Alcohol and motorcycles don’t mix in Georgia or anywhere else. If you are riding a high-powered machine, the last thing you need is alcohol or drugs in your bloodstream that will slow your reactions.

However, the number of motorcycle wrecks linked to alcohol has steadily increased in Georgia, alarming public safety agencies.

The Georgia Governor’s Office of Highway Safety notes that every year from 2008 to 2015, alcohol-related motorcyclist deaths rose.

In 2015, a quarter of all motorcyclists who lost their lives on the highways of Georgia recorded a blood/alcohol content of 0.08 or higher. This equated to 36 riders. The report noted the 25 percent figure remains slightly below the national average of alcohol being a factor in 27 percent of motorcyclist deaths.

Alcohol and motorcycle accidents in Georgia

Alcohol is a cause of motorcycle accidents in Georgia

Increasing numbers of people are riding motorcycles in Georgia and elsewhere. In 2016, there were 196,227 registered motorcyclists in the state.

In 2015, 10.6 percent of all people who lost their lives on the roads of Georgia were motorcyclists. The figure was a 10.9 percent increase on the previous year.

Figures for 2013 from the National Highway Traffic Safety Administration (NHTSA) found motorcycle riders involved in fatal crashes had higher percentages of alcohol impairment than in any other type of motor vehicle driver,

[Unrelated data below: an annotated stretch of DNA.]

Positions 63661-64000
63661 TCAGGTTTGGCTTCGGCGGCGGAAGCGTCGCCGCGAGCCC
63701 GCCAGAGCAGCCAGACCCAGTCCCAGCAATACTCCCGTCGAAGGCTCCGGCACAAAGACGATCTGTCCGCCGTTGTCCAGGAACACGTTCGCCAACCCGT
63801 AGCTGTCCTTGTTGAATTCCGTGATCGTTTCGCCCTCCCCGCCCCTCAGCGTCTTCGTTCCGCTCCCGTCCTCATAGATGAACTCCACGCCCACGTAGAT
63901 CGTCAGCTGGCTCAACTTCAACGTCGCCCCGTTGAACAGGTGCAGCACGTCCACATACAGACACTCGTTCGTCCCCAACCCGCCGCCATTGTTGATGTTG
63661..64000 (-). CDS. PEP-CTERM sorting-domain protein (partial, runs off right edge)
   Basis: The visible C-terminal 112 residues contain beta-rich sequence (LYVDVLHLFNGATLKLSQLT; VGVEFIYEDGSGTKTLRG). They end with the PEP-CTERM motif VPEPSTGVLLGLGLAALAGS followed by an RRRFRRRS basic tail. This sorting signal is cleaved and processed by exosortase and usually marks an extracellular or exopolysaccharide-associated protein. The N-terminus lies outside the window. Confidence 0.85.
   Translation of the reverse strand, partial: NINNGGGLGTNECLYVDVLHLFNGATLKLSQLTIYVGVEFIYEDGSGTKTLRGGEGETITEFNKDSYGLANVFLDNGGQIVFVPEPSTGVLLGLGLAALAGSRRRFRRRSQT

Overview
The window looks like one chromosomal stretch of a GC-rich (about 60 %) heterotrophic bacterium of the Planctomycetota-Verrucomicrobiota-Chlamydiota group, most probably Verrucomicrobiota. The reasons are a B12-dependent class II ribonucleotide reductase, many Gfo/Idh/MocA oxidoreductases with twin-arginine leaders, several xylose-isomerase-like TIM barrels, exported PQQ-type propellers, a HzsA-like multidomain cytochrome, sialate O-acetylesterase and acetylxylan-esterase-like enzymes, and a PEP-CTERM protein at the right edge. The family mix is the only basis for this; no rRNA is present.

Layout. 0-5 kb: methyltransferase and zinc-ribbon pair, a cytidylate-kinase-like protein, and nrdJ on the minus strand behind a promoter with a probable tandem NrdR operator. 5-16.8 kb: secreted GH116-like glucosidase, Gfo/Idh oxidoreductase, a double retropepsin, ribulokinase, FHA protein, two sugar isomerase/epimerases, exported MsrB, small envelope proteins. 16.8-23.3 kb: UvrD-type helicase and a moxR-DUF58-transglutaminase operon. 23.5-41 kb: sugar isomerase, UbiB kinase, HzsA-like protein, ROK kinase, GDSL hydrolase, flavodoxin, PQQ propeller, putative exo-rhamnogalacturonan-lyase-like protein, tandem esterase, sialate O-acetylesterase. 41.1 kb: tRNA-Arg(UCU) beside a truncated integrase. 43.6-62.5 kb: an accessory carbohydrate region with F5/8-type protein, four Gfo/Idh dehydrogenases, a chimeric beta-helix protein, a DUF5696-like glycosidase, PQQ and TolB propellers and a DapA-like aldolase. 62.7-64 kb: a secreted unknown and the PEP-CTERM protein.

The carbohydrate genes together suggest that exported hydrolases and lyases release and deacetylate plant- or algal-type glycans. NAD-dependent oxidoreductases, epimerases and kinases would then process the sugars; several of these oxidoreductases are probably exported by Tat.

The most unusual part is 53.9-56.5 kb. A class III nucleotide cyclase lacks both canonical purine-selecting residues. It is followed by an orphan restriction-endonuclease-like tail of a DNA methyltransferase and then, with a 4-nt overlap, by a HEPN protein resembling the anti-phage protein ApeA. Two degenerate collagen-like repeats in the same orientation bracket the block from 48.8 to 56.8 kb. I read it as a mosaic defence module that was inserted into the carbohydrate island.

The figure found nationally 27 percent of motorcyclists were impaired, 23 percent of passenger car drivers, 21 percent of for light truck drivers, and 2 percent of large truck drivers.

According to the Hurt Report, the typical motorcycle accident involving a rider who has not consumed alcohol occurs in the daytime at low speeds when a car impairs or violates the rider’s right of way. The typical alcohol-related crash is an entirely different. It’s much more likely to occur at night, and it’s typically a single-vehicle accident. Riders may be speeding and not wearing helmets.

The highest percentages of fatally injured, alcohol-impaired riders were in the 40-to-44 and 45-to-49 age groups (40 percent), followed by the 35-to-39 age group (33 percent).

We have noted previously, how motorcyclists are considerably more likely to be killed in wrecks than car or truck drivers. Riders are 29 times more likely than the occupants of passenger cars to die in a wreck per vehicle mile traveled.

If you have been injured in a car, truck or a motorcycle accident, please call the Law Office of Michael West at (404) 913-1529.